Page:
'It is a Grade One-listed building with Grade Two-listed buildings surrounding it, but it has modern relevance working with tens of thousands of homeless people bang in the centre of London. That is where my passion for supporting homelessness came from. I also got to work with the Chinese community there which was really interesting and a lot of work on the arts and cultural programme at St Martin's. It was about how a heritage asset could be a true parish church and reach out to those most in need and celebrate its own communities. I have lots of happy memories of my time there.'

Then it was a move to Manchester and after a period of time at Manchester Camerata, he joined the flagship Lowry in Salford in 2007 initially as Development Director before becoming Deputy Chief Executive. He was attracted by the city's undoubted cultural buzz. Stephen explained: 'When I joined, the Lowry had been open for seven years and the city was beginning to flourish following a period of regeneration that followed on from the terrible bomb in the mid-Nineties. There was huge investment in cultural infrastructure, the Bridgewater Hall had been open for six years, and it was just at that cusp when exciting things were going to happen with the launch of the Manchester International Festival, Media CityUK springing into action, and the redevelopment of Cornerhouse into a brand new facility called HOME.

'It has been fascinating to see how a place can be built around an ambitious and internationally-recognised cultural programme. Dare I say that this should be an ambition for a city like Norwich?'

While in the North West, Stephen also shared his expertise and knowledge with other charities and organisations based in the Manchester area. He explained: 'I guess I believe strongly that people in leadership roles can lend their abilities to help other organisations. That is how the arts and culture sector, and the broader charity sector, should work.'

And so he has devoted time to the Albert Kennedy Trust which supports young people trying to come to terms with their sexuality or sexual identity. 'My description of AKT's young people is they are not runaways, they're throwaways. When they have nowhere else to go, AKT steps in. It is a huge honour to give my time to support that charity,' he said.

He is also a keen supporter of Maggie's Manchester which gives vital support to those who have cancer, along with their loved ones. 'Often the clinical provision in those situations is phenomenally strong. But the toll it takes emotionally on families and the individual can be huge. What Maggie's centres do is provide these environments for families who can come together at times of crisis in a comfortable and supportive environment,' said Stephen.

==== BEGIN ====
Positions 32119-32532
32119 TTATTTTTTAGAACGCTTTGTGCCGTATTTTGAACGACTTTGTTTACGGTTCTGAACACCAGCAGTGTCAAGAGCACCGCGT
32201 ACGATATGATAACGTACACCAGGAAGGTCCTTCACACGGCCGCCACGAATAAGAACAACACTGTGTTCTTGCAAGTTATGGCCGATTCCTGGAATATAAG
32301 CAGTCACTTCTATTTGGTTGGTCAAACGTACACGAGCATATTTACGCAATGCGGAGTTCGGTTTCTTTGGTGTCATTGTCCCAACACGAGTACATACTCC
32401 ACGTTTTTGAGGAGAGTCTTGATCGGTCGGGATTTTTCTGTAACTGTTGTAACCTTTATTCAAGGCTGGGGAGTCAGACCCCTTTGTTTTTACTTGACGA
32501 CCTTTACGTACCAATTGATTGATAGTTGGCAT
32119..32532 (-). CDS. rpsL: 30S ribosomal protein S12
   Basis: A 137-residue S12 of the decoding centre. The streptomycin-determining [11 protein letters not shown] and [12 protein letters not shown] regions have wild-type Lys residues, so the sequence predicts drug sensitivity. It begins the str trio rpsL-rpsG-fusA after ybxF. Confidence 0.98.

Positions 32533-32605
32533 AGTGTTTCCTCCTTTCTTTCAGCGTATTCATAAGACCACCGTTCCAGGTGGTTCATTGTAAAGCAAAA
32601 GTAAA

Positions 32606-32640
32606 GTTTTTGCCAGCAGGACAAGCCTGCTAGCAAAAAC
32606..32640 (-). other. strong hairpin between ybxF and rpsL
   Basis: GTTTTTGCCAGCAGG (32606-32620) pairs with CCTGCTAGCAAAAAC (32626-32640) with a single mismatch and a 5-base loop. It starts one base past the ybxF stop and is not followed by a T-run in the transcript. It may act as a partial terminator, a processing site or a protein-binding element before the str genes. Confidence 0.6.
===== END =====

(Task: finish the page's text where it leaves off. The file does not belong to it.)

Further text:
While his bonds and affection for Manchester are strong, he is preparing to create new ones in Norwich too. Stephen laughed: 'I took a Facebook quiz with 15 questions that only a Mancunian would know. I got 15 out of 15 so I am quite pleased with that. I have loved Manchester. It has been amazing to live there. I have so many friends and so many happy memories. I won't be the ghost of Manchester and Salford but I still have a great affinity for it and will continue supporting some organisations where I can. I am also really excited about making Norwich my home.'

With all these commitments, down-time is also important and Stephen is looking forward to exploring Norfolk with his partner Michael. 'We love being outdoors. We love getting out into wide open spaces and that is what excites us with the beautiful countryside and the beautiful coast. Having said that, I also do really love a night in front of the telly.

'One of my absolute passions is seeing artistic work and my tastes are hugely eclectic. I spend a lot of time in galleries and theatres.

'Do I have a favourite genre? No, not really. I guess the only thing that would unite my artistic taste is I like stories. Stories really get me and really capture me. What I find exciting about working with producers, choreographers and directors is when they take a story and translate it. Whether it is drama or dance or a piece of art, I love seeing what that person has done with that particular story. You will find me at lots of different things.'

So from early January, look forward to seeing Stephen out and about exploring the cultural delights of the region and taking the helm of Norwich Theatre Royal as it opens a new chapter in its history.